But Mr Madge says there has never been any proof of this theory.
Escaped parakeets have been spotted nesting in this country since the 19th Century. Even though there was a wild population in the 1960s, the numbers remained very low through to the mid-1990s, when the population appeared to start increasing more rapidly.
Birdline UK's Parrot Rescue, which looks after abandoned birds, says parrots are now acclimatised to conditions in this country and are quite capable of living and breeding here.
But this is causing problems for other native birds, which are being pushed out by the growing numbers of parrots.
A selection of your comments on local neighbourhood parrots
I saw around 10 or 12 green parrots in my garden one Sunday morning. I tried to tell the wife, but with me being a city boy and her a country girl, I was met with a howl of laughter and ribbing for the following month ... but he who laughs last. Matt Hearn, Pinner, North London.
I remember about 20 years ago coming home to Hampton station a little the worse for wear on a summer's evening and seeing a flock of parakeets flying overhead. When I burbled this out to a mate it was clear he thought that I had only seen them as a result of the mid-afternoon lager.
Parrots feeding in the garden of Case van Velzen, a reader in Miami
It seems, from looking at other correspondence, that south west London is a hotbed of avian immigration. Beats the hell out of seagulls!
My wife and I were in Kew Gardens, she said that she saw a parrot, at first I thought she was joking, but five minutes later I saw three of them feeding at a bird table.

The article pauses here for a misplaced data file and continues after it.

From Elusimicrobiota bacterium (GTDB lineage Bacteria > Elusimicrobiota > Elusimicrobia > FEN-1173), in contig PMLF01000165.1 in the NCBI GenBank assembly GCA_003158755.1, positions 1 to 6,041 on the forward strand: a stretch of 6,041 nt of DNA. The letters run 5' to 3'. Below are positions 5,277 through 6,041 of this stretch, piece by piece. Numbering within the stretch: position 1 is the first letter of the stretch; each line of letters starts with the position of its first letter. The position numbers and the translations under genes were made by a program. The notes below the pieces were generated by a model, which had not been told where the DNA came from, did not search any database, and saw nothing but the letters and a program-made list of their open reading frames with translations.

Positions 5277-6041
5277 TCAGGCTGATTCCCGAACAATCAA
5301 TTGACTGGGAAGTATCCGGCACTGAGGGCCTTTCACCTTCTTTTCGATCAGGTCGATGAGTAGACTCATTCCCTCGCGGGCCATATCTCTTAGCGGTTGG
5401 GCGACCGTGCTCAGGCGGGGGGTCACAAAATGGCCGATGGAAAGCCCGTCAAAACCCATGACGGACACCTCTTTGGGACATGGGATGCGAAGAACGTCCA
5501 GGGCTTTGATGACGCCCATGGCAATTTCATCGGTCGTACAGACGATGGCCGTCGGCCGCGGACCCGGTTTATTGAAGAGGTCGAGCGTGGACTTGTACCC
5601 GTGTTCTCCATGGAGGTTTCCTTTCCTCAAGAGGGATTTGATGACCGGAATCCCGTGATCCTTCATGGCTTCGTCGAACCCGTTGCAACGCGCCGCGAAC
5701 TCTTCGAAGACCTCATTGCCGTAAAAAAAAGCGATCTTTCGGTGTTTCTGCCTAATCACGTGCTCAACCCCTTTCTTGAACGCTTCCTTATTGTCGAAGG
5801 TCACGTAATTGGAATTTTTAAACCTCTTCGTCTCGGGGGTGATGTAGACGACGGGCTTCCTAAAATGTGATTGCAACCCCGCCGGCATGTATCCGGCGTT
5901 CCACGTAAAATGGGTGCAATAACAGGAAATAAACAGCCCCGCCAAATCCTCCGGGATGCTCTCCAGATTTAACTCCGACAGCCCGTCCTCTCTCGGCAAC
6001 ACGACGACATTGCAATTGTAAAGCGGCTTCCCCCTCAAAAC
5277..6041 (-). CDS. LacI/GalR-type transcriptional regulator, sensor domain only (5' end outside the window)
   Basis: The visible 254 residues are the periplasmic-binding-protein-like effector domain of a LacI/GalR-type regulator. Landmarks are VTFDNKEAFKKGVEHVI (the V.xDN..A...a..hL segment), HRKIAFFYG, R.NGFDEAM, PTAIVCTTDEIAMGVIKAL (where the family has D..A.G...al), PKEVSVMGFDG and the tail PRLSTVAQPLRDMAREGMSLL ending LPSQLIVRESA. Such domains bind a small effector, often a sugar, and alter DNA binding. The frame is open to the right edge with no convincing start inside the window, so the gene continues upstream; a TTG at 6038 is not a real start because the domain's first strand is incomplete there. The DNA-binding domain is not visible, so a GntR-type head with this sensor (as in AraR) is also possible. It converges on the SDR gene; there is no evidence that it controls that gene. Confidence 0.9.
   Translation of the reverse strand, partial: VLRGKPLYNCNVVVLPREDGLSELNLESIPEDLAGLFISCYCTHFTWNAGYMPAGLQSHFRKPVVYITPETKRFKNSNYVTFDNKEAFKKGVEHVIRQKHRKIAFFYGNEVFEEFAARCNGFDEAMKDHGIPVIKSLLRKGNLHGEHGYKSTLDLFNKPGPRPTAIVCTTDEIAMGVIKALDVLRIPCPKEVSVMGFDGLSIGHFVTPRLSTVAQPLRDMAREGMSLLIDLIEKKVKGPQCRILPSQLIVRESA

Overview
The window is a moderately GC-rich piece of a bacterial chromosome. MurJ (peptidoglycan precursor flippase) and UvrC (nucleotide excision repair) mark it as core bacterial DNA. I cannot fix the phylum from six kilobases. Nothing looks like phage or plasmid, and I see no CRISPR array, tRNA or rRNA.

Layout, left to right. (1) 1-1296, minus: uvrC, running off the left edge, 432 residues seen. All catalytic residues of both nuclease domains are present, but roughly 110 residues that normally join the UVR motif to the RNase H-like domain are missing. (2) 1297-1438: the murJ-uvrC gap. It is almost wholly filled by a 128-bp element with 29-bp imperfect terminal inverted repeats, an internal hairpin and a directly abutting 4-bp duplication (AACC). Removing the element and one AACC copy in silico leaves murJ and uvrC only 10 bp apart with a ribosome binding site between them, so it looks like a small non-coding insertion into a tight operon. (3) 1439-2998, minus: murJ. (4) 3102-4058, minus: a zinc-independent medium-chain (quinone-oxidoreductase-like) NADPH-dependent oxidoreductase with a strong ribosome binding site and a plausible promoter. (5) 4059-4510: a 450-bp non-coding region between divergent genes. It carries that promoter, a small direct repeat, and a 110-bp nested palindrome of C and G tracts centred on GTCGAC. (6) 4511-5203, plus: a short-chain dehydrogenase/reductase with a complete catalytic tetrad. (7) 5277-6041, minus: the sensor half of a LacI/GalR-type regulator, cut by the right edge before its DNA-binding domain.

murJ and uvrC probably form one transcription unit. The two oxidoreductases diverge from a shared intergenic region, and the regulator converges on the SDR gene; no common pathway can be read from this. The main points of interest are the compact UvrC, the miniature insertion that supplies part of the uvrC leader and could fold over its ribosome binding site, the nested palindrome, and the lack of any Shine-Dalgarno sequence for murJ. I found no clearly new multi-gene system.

I remember very well the first time I saw one, it was during a local football match about four years ago in which I was playing goalkeeper. I got distracted by by this flash of green dashing from one tree to another. The opposition took advantage and scored. We ended up losing the game. Damn parrot.
Huw Mellor, Addlestone, Surrey
This one (see picture above) stayed for about two hours, making short work of the sunflower seeds in the feeder before flying off home, presumably to Syon Park in Isleworth? We haven't seen them since but I did think I heard one two days ago.
Not quite the right parrot picture, but thanks to Jansen Mann
Jessica Gooch, Harrow
I have two green parrots visiting my peanut feeding device on my washing line three times a day, everyday. This has been happening since November last year. I've added some parrot feed in the device in recent weeks.
Kaleem Naseem, Harlesden, London
I walk past the colony at Westminster University sports ground, just off the Great Chertsey Road, every morning. The legend is the origional pair were let out by Jimi Hendrix.
We get parrots around Twickenham all the time - or "posh sparrows" as we call them. When we first moved in, we called the RSPCA and told them that there was an escaped parrot in a tree in the garden. They told us that he'd probably be OK. We thought the RSPCA just didn't care, until we saw flocks of them flying over. A truly wonderful (if not very English!) sight.
Damon Evans, Twickenham, UK
When I first moved to Ealing a couple of years ago, I thought I was seeing things when I saw a flock of bright green birds in the tree outside. They are regular visitors now.
Two parakeets seen flying over my garden two to three weeks ago - any more spotted any further north?
Pat Moyses, Peterborough
Last year during the summer a peach-faced parakeet became a regular visitor to our garden. There must be more because you could here its mate calling from trees across the field. We live in Glazebrook just outside Warrington.
James Balme, Warrington Cheshire